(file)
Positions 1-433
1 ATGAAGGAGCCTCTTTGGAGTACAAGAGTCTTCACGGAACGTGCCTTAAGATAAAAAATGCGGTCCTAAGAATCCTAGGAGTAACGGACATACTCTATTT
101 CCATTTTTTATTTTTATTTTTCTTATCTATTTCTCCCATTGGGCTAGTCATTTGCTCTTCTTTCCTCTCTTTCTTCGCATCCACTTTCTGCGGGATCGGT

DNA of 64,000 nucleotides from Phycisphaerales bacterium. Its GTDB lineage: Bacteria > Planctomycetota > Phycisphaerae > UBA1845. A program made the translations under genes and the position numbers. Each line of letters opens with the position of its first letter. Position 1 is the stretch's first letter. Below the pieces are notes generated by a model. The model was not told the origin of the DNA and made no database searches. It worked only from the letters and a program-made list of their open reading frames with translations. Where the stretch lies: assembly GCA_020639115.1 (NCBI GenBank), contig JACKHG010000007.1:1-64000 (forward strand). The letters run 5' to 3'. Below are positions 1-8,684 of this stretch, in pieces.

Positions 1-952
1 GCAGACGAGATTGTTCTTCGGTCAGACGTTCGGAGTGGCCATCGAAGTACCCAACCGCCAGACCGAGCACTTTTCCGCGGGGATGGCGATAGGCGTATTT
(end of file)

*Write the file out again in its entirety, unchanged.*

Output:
Positions 1-433
1 ATGAAGGAGCCTCTTTGGAGTACAAGAGTCTTCACGGAACGTGCCTTAAGATAAAAAATGCGGTCCTAAGAATCCTAGGAGTAACGGACATACTCTATTT
101 CCATTTTTTATTTTTATTTTTCTTATCTATTTCTCCCATTGGGCTAGTCATTTGCTCTTCTTTCCTCTCTTTCTTCGCATCCACTTTCTGCGGGATCGGT

DNA of 64,000 nucleotides from Phycisphaerales bacterium. Its GTDB lineage: Bacteria > Planctomycetota > Phycisphaerae > UBA1845. A program made the translations under genes and the position numbers. Each line of letters opens with the position of its first letter. Position 1 is the stretch's first letter. Below the pieces are notes generated by a model. The model was not told the origin of the DNA and made no database searches. It worked only from the letters and a program-made list of their open reading frames with translations. Where the stretch lies: assembly GCA_020639115.1 (NCBI GenBank), contig JACKHG010000007.1:1-64000 (forward strand). The letters run 5' to 3'. Below are positions 1-8,684 of this stretch, in pieces.

Positions 1-952
1 GCAGACGAGATTGTTCTTCGGTCAGACGTTCGGAGTGGCCATCGAAGTACCCAACCGCCAGACCGAGCACTTTTCCGCGGGGATGGCGATAGGCGTATTT